Despite all the hype surrounding cloud, it’s clear that small-to-medium businesses are struggling to extract the true benefits cloud has long promised to deliver.
Cloud computing has promised significant advantages due to low start-up costs and quick delivery of computing resources, as well as its pay-as-you-go cost structure. It also promises ease of management, scalability of systems, and device and location independence, enabling companies to accelerate innovation in response to evolving market demands and trends.
However, while large enterprises can easily realise the full benefits of cloud with tier one private and public cloud providers offering tools and smarts to help manage cloud system performance, for SMEs it is a different story. Network latency, cost blowouts and slow application run-times are leading many SMEs to experience pain not profits.
While cloud can deliver the same benefits to SMEs as it does to larger enterprises, these organisations need to be aware of the pitfalls of each cloud solution as much as the benefits before diving head first into to a new way of doing business.
Platforms such as Amazon, Azure and Google are very sophisticated, designed by some of the best engineers and architects in information technology and communications. For this reason, the allure of going with a “name” provider such as these is understandably strong for SMEs.
But lost in the hype and the hasty abandon with which SMEs are jumping on board with a major provider is the fact that a primary contributor to cloud performance is how that cloud connects to the workplace network. Public cloud providers require better than ADSL business lines to connect the network to their cloud platform in order to achieve acceptable network speed, and for many SMEs the underlying infrastructure is simply not in place.
For example, while Office 365 is installed on the desktop, Outlook, OneDrive and SharePoint are in the cloud and each time you need to open, save or review a document it has to download and then upload. This, understandably, leads to increased bandwidth demands, so SMEs need to invest significantly in high-speed lines to reduce latency – which would undo much of the cost benefits moving to the cloud would achieve in the first place.
While it is important to note that private cloud is not immune to the problems experienced with public cloud, the key benefits of private cloud include the provision of shared IT resources across multiple applications and/or locations, which contribute directly to increased productivity and bottom-line cost benefits. However, one of the traps many SMEs could fall into when considering a private cloud is choosing a hosted service rather than a true cloud provider.
Organisations need to be wary of a provider asking for an upfront fee, as this could mean they need your cash to purchase equipment. This could be an indicator that this is simply a hosted service, rather than a true cloud environment. If the provider is not a true cloud service, applications can become more resource-hungry, leading to network latency, slow application processing and productivity dips, all of which will affect the bottom-line and increase costs from the start.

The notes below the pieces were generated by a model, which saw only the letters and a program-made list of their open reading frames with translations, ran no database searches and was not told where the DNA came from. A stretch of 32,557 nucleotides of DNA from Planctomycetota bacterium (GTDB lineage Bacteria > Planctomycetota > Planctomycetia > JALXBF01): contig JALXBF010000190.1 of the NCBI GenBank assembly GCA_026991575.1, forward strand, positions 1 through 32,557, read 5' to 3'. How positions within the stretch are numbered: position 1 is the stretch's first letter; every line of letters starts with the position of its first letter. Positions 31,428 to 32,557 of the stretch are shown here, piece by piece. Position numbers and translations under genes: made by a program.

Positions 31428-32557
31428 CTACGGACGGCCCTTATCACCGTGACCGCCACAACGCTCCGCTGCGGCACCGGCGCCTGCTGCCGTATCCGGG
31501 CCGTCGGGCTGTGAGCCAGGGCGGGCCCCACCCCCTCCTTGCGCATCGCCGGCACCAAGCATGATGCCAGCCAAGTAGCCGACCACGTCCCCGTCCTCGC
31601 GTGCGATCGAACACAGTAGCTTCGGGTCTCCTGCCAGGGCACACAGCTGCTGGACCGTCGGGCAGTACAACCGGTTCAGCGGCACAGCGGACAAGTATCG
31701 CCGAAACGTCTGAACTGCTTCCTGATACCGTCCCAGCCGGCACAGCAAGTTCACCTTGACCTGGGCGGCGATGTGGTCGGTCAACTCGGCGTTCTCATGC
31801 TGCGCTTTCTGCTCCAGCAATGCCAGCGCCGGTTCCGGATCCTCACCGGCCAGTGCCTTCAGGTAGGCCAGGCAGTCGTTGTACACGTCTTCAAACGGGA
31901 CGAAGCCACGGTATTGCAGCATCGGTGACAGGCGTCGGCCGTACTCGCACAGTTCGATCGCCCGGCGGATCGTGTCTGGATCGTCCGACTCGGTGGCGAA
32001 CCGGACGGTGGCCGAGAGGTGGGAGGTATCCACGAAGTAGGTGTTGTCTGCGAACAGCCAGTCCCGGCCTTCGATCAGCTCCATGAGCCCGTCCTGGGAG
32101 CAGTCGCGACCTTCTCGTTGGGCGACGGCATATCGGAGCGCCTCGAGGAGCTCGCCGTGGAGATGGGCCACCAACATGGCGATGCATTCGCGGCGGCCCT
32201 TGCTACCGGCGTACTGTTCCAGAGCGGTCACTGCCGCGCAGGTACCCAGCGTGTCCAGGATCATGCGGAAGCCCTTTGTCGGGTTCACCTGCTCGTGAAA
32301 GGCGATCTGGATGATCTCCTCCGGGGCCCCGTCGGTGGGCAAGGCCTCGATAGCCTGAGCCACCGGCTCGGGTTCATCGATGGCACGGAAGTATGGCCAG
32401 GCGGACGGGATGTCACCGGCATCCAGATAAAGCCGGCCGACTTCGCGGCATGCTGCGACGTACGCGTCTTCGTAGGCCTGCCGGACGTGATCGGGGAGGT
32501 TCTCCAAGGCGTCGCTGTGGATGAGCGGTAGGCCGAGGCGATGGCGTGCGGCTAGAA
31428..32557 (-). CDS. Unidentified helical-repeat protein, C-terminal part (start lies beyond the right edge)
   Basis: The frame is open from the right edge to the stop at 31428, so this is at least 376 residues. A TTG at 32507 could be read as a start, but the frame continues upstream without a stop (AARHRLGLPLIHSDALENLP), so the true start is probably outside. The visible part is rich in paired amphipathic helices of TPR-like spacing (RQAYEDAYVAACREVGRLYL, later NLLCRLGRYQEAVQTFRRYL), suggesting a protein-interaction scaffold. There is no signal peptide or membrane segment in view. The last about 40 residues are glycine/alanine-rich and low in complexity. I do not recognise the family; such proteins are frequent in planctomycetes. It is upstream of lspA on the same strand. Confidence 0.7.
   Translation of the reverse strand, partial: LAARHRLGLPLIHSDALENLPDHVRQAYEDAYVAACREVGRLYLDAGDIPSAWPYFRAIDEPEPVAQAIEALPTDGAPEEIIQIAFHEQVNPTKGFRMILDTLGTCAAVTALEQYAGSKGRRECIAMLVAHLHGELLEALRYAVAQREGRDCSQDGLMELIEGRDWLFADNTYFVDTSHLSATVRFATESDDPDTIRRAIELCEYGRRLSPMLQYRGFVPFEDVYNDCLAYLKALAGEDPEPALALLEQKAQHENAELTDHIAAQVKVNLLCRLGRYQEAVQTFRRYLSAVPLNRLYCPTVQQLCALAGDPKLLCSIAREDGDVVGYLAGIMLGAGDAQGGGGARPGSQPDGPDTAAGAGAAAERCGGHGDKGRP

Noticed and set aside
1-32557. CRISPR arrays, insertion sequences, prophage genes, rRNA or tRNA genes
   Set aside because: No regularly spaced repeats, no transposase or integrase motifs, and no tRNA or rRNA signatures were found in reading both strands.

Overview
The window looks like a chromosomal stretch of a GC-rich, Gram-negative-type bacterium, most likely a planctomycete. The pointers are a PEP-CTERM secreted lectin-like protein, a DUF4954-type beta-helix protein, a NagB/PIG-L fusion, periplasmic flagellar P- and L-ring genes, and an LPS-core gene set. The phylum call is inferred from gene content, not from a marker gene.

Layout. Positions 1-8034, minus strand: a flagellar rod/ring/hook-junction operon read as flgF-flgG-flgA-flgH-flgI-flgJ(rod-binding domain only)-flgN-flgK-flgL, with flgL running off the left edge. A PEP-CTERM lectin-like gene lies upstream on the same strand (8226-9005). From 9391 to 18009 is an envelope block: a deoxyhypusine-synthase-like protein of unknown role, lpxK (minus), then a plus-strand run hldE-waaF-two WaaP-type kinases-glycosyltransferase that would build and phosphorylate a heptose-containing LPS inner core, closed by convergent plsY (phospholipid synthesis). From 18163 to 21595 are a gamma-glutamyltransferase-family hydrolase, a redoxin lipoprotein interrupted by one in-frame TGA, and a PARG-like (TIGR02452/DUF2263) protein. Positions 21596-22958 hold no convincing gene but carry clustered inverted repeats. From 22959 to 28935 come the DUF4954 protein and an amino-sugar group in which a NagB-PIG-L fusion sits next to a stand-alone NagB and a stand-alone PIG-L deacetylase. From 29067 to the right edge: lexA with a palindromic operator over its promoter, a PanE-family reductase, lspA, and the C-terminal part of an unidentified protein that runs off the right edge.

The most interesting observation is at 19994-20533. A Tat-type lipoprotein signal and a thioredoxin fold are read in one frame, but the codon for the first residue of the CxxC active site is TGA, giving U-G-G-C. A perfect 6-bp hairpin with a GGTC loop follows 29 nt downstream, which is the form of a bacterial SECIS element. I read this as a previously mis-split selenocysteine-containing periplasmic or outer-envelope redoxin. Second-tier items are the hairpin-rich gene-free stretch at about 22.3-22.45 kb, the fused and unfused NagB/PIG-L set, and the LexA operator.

A true cloud provider, however, will ensure all equipment is already in place, enabling scalability without asking for more cash to acquire more hardware. As the business grows, the system will automatically scale without the need for internal network management or intervention.
Additionally, the right private cloud provider should at least be able to deliver the following benefits:
- No upfront costs, and little, if any, migration costs.
- Full, unlimited support.
- Getting a new user up and running will take mere minutes.
- Improved security as all data is housed in secure data centres.
- Improved productivity via instant data access.
As the name would suggest, hybrid clouds use a mix of on-premise, private and public cloud services. Moving to a hybrid cloud can expand capacity quickly and cost-effectively, particularly when there is a surge in user demand.
However, creating a hybrid cloud will need the infrastructure in place that enables integration of the on-premise servers and users into the public cloud while still maintaining security and performance. This often leads to unnecessary network complexity, which can lead to increased costs and latency.
Don’t dive In without due Diligence
Every business looking to the cloud needs to look at all costs, including set-up and migration fees. These will vary—sometimes greatly—so it pays to ensure you are comparing apples with apples as part of the initial assessment and due diligence process.
The benefits of cloud can be immense for any business, and the hype has led many SMEs to jump in head first without testing the depths. Many SMEs are suffering productivity losses because their trusting approach to cloud adoption meant common pitfalls were not identified during initial planning stages.
A move to any cloud environment requires a deep assessment of all options beyond the CAPEX versus OPEX argument. While all cloud options provide myriad benefits, the pitfalls of each platform need to be just as understood before taking the plunge.
About the author
Andrew Tucker is chief executive officer of ITonCloud, a Sydney-based software company providing small and medium businesses with practical cloud computing solutions.